Easy & Fun Ways to Get Your Children to Enjoy Eating Vegetables
This post is authored by a guest contributor, Jennifer Anderson, MSPH, RDN, LD.
As a parent of two children I have been there…my baby in the high chair making an awful face at vegetables. My toddler exclaiming, ‘Yucky!’ and tossing said broccoli at MY face. Feeding little ones is not easy and it can leave you feeling like a failure. However, with a few tips you can be confident about your parenting approach to supper. Plus, you can help your little ones learn to love their vegetables!
How to Get Your Toddler to Eat Their Vegetables:
There are a few simple things you can do to get your children to eat their vegetables. The key is to make eating fun for them (and not a chore). Fortunately, with three big parenting meal-time tips, getting your kids to try and warm up to some of the vegetables on their plate should be a whole lot easier.
- Expose your children to different vegetables
- Use a no-pressure attitude rather than bribes or ultimatums
- Encourage your children to eat in colour and play with their food!!!
Let us explore these in depth...
Expose, Expose, Expose Them to Vegetables
The fastest way to get babies and toddlers eating veggies is to serve, well, vegetables. Serve them as often as possible! I even serve them at breakfast and for snacks. One pea on a snack plate counts as an exposure win for you, the parent!
I have a little one who is nervous about new foods, but I keep presenting him new foods to try. Last summer, he had a victory when he announced that he ‘LOVED!!’ tomatoes. (After 3.5 years of exposure!) Big wins like that take time, and while he has had other vegetables he has always loved, some have been an acquired taste!
Giving children time and space to learn to like foods leads to a lifetime of enjoying them and feeling confident about eating.
Start when children are babies, and expose children to as many different types of vegetables as you can. Make sure they are safely prepared (saving hard raw vegetables for later) and include them all the time. Even if babies or children reject them, keep on serving in a no-pressure way… think about the long game!
The ‘No-Pressure’ Approach to Feeding Your Children
If you are looking for the best way to help small children actually like the foods they eat, try a ‘no-pressure’ approach to feeding.
As the parent, it is your job to provide 3 things:
- Nutritious, balanced meals with at least 1 food your child likes at each meal and snack
- A meal and snack routine
- A safe place to eat meals without distractions
It is your child’s job to decide:
- Whether to eat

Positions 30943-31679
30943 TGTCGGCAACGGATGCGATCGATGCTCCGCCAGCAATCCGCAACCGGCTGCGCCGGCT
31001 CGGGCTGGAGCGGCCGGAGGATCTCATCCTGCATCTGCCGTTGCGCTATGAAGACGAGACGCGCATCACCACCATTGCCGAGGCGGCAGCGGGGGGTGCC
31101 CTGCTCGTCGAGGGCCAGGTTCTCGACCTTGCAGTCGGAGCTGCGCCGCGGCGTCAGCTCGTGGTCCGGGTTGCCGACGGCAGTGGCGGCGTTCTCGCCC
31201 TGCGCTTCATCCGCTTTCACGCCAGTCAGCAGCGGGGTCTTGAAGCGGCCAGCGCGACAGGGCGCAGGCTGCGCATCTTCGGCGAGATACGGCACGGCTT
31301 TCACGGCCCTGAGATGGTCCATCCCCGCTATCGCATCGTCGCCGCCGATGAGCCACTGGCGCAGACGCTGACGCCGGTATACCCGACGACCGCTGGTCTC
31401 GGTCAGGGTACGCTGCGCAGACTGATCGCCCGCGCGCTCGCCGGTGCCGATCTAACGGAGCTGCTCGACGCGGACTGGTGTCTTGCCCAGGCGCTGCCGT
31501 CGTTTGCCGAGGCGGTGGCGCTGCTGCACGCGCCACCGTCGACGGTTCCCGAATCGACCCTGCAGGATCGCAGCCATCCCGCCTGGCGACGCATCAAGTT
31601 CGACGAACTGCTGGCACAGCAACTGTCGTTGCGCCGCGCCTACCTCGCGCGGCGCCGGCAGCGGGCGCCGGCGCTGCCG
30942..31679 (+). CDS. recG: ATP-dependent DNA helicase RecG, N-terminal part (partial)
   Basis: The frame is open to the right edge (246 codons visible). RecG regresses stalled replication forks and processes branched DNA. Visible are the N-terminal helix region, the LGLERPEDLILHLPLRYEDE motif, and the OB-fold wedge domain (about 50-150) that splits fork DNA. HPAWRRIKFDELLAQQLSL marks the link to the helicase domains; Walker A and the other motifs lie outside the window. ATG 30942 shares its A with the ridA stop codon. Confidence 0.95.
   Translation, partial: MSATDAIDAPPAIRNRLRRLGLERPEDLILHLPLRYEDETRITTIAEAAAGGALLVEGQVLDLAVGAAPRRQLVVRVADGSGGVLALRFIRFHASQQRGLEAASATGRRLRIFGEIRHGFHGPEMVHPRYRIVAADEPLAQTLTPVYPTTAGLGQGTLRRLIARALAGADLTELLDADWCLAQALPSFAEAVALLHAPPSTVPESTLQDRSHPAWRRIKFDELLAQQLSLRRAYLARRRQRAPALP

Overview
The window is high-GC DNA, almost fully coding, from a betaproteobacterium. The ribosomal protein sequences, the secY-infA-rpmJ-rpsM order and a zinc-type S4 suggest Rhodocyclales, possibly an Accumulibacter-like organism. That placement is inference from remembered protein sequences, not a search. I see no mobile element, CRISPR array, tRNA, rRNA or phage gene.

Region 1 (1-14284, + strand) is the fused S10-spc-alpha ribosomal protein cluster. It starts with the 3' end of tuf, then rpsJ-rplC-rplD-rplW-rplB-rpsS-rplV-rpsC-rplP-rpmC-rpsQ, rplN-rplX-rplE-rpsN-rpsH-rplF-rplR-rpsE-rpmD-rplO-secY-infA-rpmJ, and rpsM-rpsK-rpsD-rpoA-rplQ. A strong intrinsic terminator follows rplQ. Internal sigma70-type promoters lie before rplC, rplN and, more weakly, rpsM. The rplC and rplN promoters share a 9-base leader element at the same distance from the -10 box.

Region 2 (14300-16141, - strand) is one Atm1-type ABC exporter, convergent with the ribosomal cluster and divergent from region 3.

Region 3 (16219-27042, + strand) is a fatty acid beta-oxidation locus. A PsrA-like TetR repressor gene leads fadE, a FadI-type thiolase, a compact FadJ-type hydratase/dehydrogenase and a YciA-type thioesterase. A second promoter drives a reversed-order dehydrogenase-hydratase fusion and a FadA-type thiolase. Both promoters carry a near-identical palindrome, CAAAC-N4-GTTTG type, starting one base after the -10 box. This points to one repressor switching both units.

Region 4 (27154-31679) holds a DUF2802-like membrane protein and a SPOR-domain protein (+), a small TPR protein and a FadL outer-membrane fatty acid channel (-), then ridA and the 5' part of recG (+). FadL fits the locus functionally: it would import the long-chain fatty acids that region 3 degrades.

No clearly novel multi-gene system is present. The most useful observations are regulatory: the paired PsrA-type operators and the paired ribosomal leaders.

- How much to eat
This means that when you are exposing your children to new foods, you allow them to decide whether to eat them. You also allow them to decide how much to eat.
The great thing about ‘no-pressure’ is that it also ends food battles. When your child says they do not like a certain food, you can remind them they do not have to eat it. They can stay at the table with you for the meal (which will be short if you have an active toddler) and then get down. Once the pressure to eat is off little ones, they often have the courage to learn to like new foods!
Research shows us that babies and toddlers are great at listening to their bodies. If they are given nutritious options and a structure, they will eat what they need over the course of the week. It is okay if toddlers eat a lot today and ‘air’ tomorrow. This is normal toddler behaviour! Of course, if you have concerns about your child’s growth, development, or eating patterns, it is wise to give your paediatrician or healthcare provider a call.
Embrace your role as the provider of food and structure. Give your child the space to decide whether to eat and how much.
Encourage Children to Play with Their Food
Finally, encourage your little ones to explore their foods. Give them new textures, different utensils, and play little food games.
A new utensil for a picky toddler is sometimes all you need to help them take a bite. Toothpicks can be absolute magic for older toddlers! Even babies love forks and spoons, learning what they are for, and how to use them.
Silliness has a huge pay off, too. If it makes your little one laugh, you know you are on the right track. Playing can help your child learn to love foreign foods and associate them with positive situations.
Call your broccoli ‘little trees,’ pretend everyone is a bunny and thinking about carrots, let your child name a vegetable a funny name, or take silly vegetable selfies.
No matter where you are at with feeding right now, remember you are doing a great job! Every exposure is a point for you and a step in the right direction. Your little one will be eating their broccoli too before you know it.
Jennifer Anderson, MSPH, RDN, LD is a registered dietitian nutritionist specializing in public health and child nutrition. She has two little boys and loves to play veggie games with them. She helps parents everywhere get their kids to eat veggies on Instagram @kids.eat.in.color and at kidseatincolor.com.
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Disclaimer: The information on our site is NOT medical advice for any specific person or condition. It is only meant as general information. If you have any medical questions and concerns about your child or yourself, please contact your health provider. Breastmilk is the best source of nutrition for babies. It is important that, in preparation for and during breastfeeding, mothers eat a healthy, balanced diet. Combined breast- and bottle-feeding in the first weeks of life may reduce the supply of a mother's breastmilk and reversing the decision not to breastfeed is difficult. If you do decide to use infant formula, you should follow instructions carefully.